It's a wonderful thing, that competitive spirit. It's what makes wins so sweet, and losses so bitter.
But it also, in it's own way, is a horrible thing.
That competitiveness means that all of our focus goes to the result. We care about who wins and who loses, and little else. If a Super Bowl isn't won, a season is a failure. If a game isn't won, that week is a failure.
If a quarterback doesn't win a Super Bowl, he is a failure, or at least, appreciated much, much less.
We covet a certain result, and if we don't get it, the journey to get there lays forgotten on the wayside.
If you win a Super Bowl, a commemorative DVD gets made, detailing the season and the trek to becoming champions. If you lose... not so much.
That mindset has condensed the Polian/Manning era into an over-simplified number: one.
One Super Bowl. One ultimate victory. One success.
The rest? Lost in a sea of missed kicks, dropped passes and defensive miscues.
So, naturally, we ignore them.
How silly of us.
We're competitive, sure. We love the wins, and hate the losses. But what we truly love about sports isn't the winning. If that were so, we wouldn't have watched in 2011. Cleveland would have been overcome by riots years ago. Jacksonville, well, Jacksonville never would have had fans to riot.
We like the winning, and we tend to over-value it, but that's not what we truly love.
@ColtsAuth_Kyle The thrill, the comebacks, the teamwork. Football had been called the game of life for a reason.— Rick Tapia (@rtvision3) October 17, 2013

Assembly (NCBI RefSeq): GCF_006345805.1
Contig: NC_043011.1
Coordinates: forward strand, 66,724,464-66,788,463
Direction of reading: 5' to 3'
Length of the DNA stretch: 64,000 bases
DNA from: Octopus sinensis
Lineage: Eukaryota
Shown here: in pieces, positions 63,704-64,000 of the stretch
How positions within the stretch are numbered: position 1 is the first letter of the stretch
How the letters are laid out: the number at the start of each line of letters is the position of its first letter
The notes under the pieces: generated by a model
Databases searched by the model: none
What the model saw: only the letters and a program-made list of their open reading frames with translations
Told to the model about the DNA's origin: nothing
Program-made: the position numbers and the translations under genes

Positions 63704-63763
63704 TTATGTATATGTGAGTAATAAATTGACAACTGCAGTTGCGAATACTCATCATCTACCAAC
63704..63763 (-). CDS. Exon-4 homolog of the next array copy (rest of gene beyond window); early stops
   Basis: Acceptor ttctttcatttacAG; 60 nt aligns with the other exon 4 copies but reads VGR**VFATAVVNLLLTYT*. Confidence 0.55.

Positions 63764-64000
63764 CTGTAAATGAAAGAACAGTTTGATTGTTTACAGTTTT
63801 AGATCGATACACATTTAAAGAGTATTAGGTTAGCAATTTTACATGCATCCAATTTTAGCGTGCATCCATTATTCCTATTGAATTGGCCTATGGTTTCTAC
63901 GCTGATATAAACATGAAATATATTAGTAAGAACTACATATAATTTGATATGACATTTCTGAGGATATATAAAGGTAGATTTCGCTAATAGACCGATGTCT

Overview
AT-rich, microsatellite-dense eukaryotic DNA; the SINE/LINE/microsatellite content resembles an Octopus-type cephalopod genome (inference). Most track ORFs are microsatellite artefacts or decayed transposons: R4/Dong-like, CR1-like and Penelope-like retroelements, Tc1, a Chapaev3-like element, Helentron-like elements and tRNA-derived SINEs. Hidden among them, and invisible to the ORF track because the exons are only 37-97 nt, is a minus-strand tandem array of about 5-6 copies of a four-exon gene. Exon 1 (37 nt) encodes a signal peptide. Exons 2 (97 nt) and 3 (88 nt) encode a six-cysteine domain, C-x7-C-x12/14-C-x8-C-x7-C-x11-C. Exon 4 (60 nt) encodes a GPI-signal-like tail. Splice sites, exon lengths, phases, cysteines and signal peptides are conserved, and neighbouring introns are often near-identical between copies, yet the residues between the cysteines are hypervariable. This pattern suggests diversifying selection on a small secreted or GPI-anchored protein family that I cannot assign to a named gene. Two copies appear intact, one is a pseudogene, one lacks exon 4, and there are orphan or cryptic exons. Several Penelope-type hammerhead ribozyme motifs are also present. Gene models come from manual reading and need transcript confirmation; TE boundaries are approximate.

@ColtsAuth_Kyle The cultural phenomenon, the transcendent plays/playmakers, the culture defining moments.— Matt Shedd (@sheddmatt) October 17, 2013
It's all the little things, the little things that make up the journey. There's a journey within every play, plays that make up the journey of a single game, and a string of games that make up the journey of a season.
Without the journey, what good is the result?
Even if the result isn't the one that was desired, the journey isn't useless. It's something to be savored, especially when most of the journey is more up than down. The Colts had one of the most positive decade-long journeys in NFL history. There were far more smiles than frowns during that period, and even the frowns and the tears helped shape Colts fans and Indianapolis into the football haven that it is today.
In the end, it's not the one Super Bowl that made this moment so emotional, it's the 14-year journey that we all took together.
So don't forget to appreciate the journey while it's happening. The perfect throws, the not so perfect throws. The close wins, the lopsided wins. The interceptions, the sacks. The losses, the disappointment. It's all part of the journey.
Once it's done, that journey will most likely be forgotten. Of course, that's under your control too.
Even though we (the Colts) didn't win the Super Bowl last year, it was one of my all time favorite Colts' seasons. Kinda' like the movie Rudy or Hoosiers. I am a Lehigh University alum. When Lehigh (15th seed) beat Duke (2 seed) during March Madness leaving Coach K speechless, that was my all time favorite BB game. Similarly, when Lehigh (64th overall seed) hung close the entire game and was not blown out by Georgetown (overall #1 seed) in Patrick Ewing's senior year with Lehigh's center a non- full scholarship, non-athletic 6' 5" guy who couldn't jump, that was my second favorite all time college BB game.